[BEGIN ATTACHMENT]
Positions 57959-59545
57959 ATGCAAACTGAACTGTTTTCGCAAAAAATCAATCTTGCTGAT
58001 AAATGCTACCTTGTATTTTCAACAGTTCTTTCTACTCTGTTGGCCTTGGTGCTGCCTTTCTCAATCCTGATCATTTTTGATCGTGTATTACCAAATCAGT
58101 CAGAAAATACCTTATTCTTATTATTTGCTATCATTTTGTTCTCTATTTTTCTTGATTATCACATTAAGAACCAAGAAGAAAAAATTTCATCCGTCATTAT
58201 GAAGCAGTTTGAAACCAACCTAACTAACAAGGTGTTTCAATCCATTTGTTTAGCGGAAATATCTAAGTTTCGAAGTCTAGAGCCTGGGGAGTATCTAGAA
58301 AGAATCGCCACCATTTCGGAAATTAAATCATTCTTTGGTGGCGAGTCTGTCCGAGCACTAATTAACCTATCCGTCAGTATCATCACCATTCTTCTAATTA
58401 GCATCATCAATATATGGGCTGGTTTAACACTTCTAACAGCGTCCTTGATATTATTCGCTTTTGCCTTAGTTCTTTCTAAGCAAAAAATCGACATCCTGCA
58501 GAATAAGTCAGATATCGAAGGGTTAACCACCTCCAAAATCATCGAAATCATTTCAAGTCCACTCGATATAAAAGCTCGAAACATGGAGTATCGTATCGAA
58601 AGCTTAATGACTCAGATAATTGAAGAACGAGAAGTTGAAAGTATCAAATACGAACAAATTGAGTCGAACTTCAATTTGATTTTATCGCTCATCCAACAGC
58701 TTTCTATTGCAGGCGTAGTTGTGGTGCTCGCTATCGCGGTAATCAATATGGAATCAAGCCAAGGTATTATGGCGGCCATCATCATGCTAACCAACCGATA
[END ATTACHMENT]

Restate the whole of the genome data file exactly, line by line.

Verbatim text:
Positions 57959-59545
57959 ATGCAAACTGAACTGTTTTCGCAAAAAATCAATCTTGCTGAT
58001 AAATGCTACCTTGTATTTTCAACAGTTCTTTCTACTCTGTTGGCCTTGGTGCTGCCTTTCTCAATCCTGATCATTTTTGATCGTGTATTACCAAATCAGT
58101 CAGAAAATACCTTATTCTTATTATTTGCTATCATTTTGTTCTCTATTTTTCTTGATTATCACATTAAGAACCAAGAAGAAAAAATTTCATCCGTCATTAT
58201 GAAGCAGTTTGAAACCAACCTAACTAACAAGGTGTTTCAATCCATTTGTTTAGCGGAAATATCTAAGTTTCGAAGTCTAGAGCCTGGGGAGTATCTAGAA
58301 AGAATCGCCACCATTTCGGAAATTAAATCATTCTTTGGTGGCGAGTCTGTCCGAGCACTAATTAACCTATCCGTCAGTATCATCACCATTCTTCTAATTA
58401 GCATCATCAATATATGGGCTGGTTTAACACTTCTAACAGCGTCCTTGATATTATTCGCTTTTGCCTTAGTTCTTTCTAAGCAAAAAATCGACATCCTGCA
58501 GAATAAGTCAGATATCGAAGGGTTAACCACCTCCAAAATCATCGAAATCATTTCAAGTCCACTCGATATAAAAGCTCGAAACATGGAGTATCGTATCGAA
58601 AGCTTAATGACTCAGATAATTGAAGAACGAGAAGTTGAAAGTATCAAATACGAACAAATTGAGTCGAACTTCAATTTGATTTTATCGCTCATCCAACAGC
58701 TTTCTATTGCAGGCGTAGTTGTGGTGCTCGCTATCGCGGTAATCAATATGGAATCAAGCCAAGGTATTATGGCGGCCATCATCATGCTAACCAACCGATA